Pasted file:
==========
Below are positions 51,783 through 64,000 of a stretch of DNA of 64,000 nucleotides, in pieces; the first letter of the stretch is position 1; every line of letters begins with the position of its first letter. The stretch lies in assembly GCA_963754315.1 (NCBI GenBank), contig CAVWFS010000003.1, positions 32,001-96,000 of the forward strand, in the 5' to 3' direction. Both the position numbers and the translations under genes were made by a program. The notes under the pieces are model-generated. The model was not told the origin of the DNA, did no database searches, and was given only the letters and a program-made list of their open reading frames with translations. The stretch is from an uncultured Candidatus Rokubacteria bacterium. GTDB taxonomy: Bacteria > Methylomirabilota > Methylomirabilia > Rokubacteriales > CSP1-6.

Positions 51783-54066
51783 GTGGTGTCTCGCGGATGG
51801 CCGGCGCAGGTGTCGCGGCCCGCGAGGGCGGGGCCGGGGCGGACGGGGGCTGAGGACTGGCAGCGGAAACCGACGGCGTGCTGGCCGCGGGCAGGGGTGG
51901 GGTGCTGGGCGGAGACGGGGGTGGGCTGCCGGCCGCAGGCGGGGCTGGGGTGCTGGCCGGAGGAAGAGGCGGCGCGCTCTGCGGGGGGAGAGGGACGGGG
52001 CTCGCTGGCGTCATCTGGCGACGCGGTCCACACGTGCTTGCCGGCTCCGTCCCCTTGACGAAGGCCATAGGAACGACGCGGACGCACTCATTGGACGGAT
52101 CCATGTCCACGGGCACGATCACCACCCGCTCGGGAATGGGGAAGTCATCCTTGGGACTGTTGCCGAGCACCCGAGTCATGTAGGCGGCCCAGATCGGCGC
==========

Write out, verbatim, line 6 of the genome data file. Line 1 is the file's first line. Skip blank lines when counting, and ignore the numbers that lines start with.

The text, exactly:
52001 CTCGCTGGCGTCATCTGGCGACGCGGTCCACACGTGCTTGCCGGCTCCGTCCCCTTGACGAAGGCCATAGGAACGACGCGGACGCACTCATTGGACGGAT